Aaron Hernandez was found dead in his prison cell this past Wednesday, April 19, 2017, from an apparent suicide. Hernandez was serving a life sentence for a 2013 murder conviction. He had been acquitted of a double murder from 2012 just five days before, and was in the process of appealing his 2013 conviction.
He seemed to have much to be hopeful about, so some who knew him personally find it difficult to believe he died by his own hand. And while an investigation is being conducted, it is equally difficult to believe he was murdered and his suicide was staged. There appears to have been no suicide note, but law enforcement sources said the Bible verse John 3:16 was written across his forehead.
The notoriety that attended the former NFL star’s highly publicized trial places his reported suicide prominently in the public consciousness. What does the Bible say about suicide?
Just this past week my daily Scripture reading included the account of Ahithophel who was a counselor to Absalom when he tried to usurp the throne from his father King David. “Now when Ahithophel saw that his counsel was not followed, he saddled his donkey and arose and went to his home, to his city, and set his house in order, and strangled himself,” 2 Samuel 17:23.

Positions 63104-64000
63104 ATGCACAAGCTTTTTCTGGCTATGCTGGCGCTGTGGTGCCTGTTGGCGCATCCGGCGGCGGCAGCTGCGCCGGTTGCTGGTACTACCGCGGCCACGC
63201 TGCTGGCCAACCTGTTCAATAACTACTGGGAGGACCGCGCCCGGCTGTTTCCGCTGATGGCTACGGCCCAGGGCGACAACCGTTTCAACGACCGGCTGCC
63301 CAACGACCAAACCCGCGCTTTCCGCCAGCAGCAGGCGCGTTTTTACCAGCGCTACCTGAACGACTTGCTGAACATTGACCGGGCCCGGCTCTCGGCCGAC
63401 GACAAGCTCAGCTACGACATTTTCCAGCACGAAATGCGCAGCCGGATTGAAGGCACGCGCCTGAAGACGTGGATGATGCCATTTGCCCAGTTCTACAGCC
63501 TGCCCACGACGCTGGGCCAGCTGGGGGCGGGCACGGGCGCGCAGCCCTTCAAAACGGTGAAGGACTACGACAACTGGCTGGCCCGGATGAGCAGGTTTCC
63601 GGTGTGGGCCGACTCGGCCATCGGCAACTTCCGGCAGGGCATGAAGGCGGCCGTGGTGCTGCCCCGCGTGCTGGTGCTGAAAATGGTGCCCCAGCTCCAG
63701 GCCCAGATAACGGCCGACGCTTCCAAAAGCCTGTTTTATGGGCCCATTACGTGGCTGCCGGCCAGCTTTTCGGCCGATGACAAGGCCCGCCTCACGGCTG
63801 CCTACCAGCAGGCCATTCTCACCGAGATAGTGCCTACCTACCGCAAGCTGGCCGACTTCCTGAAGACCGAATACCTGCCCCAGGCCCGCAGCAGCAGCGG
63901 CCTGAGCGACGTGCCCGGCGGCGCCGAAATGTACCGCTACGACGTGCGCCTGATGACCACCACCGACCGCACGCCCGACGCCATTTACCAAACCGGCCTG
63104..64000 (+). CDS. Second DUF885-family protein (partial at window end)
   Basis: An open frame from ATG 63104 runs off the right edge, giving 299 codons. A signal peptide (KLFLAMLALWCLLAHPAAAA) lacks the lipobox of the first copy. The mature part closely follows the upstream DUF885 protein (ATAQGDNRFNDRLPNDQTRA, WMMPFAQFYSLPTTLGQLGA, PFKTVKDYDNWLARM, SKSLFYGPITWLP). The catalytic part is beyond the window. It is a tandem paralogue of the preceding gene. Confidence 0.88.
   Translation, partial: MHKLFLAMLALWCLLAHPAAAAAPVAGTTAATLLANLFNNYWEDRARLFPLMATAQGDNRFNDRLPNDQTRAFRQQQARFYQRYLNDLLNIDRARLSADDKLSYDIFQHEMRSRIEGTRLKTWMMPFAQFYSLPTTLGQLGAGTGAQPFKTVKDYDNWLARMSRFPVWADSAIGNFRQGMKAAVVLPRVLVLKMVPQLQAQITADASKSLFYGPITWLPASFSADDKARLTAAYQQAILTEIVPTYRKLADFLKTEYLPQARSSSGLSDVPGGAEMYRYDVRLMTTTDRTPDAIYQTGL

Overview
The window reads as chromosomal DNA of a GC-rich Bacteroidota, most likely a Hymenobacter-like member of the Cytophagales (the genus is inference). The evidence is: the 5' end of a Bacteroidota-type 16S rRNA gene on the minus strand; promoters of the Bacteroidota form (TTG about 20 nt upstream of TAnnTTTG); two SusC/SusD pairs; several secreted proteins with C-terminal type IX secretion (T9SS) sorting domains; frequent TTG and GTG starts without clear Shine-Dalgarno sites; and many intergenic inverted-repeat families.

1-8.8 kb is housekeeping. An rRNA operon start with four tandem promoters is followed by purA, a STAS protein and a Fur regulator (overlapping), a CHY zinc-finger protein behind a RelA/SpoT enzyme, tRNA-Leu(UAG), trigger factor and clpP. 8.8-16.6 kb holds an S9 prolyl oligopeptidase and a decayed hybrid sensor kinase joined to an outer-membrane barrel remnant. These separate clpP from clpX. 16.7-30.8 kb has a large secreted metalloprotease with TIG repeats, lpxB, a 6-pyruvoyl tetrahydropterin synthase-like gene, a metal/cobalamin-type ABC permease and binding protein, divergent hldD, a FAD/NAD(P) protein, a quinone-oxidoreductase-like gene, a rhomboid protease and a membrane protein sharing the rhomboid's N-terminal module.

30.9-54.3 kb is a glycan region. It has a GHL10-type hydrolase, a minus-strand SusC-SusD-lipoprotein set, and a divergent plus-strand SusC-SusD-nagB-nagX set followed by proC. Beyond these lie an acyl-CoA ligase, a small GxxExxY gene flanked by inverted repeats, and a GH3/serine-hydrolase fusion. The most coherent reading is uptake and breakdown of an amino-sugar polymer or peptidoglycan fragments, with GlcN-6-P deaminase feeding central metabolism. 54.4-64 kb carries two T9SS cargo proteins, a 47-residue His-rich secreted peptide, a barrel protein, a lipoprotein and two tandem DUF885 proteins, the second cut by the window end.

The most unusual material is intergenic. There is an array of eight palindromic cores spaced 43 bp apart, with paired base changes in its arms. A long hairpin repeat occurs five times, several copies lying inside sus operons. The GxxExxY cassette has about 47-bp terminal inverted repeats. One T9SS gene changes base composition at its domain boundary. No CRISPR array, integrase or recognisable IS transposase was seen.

This is one of seven suicides recorded in the Bible. They run the spectrum from Judas who betrayed Christ to Samson whose name is included in the Bible’s Faith Hall of Fame, Hebrews 11:32. Oddly, the Scriptures do not directly condone or condemn suicide.
Some scholars claim suicide is self-murder, but that has always seemed to be a strained application of the Sixth Commandment to me. Yet to the degree one’s rationality is unimpaired and an act of the will, suicide can never be said to be an act of faith, and is in that respect a sin.
To me the greater question would be, is it forgivable? Some argue since one cannot ask forgiveness after killing oneself it is damnable. That position seems just as strained to me as the idea of self-murder, that is, that our forgiveness is more dependent on our request for it than on God’s mercy.
I think the grace of God extends to the one whose extreme circumstances may render him confused and irrational enough to do something in a thoughtless moment of desperation he would not normally consider.
Since the Scriptures do not condone the practice, neither should we, lest we encourage it, nor should we condemn what the Scriptures do not condemn lest we rob others of their hope in a merciful God.
“The Judge of all the earth” will “deal justly,” Genesis 18:25. Only God knows what is in the heart and mind at the moment of one who takes his own life, and He is an omniscient and benevolent God. It is the best that I can say in good conscience, but it is the best anyone could hope for.